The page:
A shorter one today as I’m on holiday but I finished a book called Sideways: The City Google Couldn’t Buy. Here are some things that stuck out to me.

First, we always want to look for the “sexy” innovations instead of doing what has been established as working1. We see this as we plan roads for self-driving cars because they’re sexy instead of looking at changing how we design cities without needing cars2 from proven methods that have worked in Europe for hundreds of years3.

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Second, we easily confuse success and expertise in one area for expertise in all areas4. We see this in the book as experts on city design have to explain to Larry Page why his ideas about how a city should work, don’t mesh with real humans living in a city5. Page assumed that because he had a good idea with Google, he must have good ideas all over, and if how things worked doesn’t mesh with his ideas, he must be right. People at Sidewalk wasted a bunch of time fielding Page’s ideas.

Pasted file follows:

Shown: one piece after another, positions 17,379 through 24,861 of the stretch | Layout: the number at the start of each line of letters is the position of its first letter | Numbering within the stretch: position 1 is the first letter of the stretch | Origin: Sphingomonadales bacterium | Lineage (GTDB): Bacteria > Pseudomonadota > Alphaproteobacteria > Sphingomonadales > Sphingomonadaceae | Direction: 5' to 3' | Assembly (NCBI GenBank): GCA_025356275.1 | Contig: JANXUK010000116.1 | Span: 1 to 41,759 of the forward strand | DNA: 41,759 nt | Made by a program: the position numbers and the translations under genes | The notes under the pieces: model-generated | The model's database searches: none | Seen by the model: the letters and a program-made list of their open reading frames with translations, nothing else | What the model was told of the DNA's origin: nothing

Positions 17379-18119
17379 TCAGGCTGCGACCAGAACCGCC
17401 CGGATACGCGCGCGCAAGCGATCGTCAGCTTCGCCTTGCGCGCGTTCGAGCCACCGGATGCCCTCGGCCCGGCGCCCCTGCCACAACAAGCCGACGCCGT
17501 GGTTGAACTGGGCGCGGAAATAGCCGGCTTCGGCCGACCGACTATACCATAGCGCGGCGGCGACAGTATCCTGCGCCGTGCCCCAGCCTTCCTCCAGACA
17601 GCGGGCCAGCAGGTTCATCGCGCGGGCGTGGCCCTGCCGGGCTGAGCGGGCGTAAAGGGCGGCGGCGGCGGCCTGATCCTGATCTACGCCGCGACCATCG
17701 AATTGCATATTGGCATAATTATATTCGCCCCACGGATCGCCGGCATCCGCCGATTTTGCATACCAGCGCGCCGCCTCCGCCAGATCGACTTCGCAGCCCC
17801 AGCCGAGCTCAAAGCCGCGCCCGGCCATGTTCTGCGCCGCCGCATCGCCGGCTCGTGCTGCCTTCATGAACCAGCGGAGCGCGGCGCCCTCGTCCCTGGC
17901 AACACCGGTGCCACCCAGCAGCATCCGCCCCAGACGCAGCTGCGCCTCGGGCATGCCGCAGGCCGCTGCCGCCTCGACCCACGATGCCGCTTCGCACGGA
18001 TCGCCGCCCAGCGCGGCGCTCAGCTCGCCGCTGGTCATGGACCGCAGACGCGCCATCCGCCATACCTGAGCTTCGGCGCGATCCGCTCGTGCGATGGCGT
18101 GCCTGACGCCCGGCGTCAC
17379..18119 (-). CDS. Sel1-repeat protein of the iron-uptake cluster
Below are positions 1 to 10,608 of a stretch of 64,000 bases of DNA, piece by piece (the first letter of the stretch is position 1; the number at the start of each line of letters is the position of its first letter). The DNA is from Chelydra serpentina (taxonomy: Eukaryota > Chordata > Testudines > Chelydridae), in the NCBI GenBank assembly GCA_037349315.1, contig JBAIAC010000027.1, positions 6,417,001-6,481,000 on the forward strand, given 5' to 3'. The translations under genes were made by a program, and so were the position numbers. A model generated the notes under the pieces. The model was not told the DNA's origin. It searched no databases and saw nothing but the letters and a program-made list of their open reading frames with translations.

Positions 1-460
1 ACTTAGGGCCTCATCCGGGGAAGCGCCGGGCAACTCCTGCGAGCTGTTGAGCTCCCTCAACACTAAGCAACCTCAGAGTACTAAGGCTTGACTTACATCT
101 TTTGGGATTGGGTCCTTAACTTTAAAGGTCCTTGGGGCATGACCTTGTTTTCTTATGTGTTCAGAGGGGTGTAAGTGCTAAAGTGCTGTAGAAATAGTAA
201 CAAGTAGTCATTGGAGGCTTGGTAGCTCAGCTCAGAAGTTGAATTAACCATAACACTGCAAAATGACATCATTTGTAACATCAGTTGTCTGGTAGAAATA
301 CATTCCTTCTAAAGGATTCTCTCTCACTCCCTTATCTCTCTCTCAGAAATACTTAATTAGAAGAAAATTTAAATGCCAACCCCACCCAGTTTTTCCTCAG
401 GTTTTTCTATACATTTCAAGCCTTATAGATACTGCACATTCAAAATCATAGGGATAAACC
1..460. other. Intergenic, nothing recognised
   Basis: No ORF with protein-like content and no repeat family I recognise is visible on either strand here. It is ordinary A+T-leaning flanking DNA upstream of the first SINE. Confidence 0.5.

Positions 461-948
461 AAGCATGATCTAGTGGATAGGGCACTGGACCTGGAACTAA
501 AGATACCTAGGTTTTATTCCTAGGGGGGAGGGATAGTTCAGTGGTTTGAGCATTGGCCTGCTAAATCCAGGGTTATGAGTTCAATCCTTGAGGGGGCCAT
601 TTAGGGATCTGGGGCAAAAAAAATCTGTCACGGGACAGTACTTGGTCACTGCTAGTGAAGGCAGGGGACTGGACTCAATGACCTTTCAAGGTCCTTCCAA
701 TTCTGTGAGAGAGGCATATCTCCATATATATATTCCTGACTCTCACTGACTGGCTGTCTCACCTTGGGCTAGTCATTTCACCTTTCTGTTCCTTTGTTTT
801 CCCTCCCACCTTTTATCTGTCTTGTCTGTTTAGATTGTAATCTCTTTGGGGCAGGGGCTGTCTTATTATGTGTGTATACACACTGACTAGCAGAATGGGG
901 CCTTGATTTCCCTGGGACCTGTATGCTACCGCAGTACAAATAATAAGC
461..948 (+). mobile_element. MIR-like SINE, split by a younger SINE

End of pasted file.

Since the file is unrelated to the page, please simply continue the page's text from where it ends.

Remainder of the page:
Third, tech companies show up with tech solutions that they graft onto issues in cities6. Since they start with their tech first, instead of the problems that the city is dealing with, the companies make money but the benefits to cities are in doubt.

Overall, Sidewalk (a subsidiary of Google) tried to come in and throw its “tech muscle” around expecting Toronto to be stunned by that muscle and acquiesce to its demands for laws that favoured its needs. Luckily Toronto stood up to the tech giant.

Further Reading

  1. Page 261
  2. Page 40
  3. See Strong Towns for more on infrastructure that works.
  4. The Death of Expertise Page 178
  5. Page 68
  6. Page 10, 11

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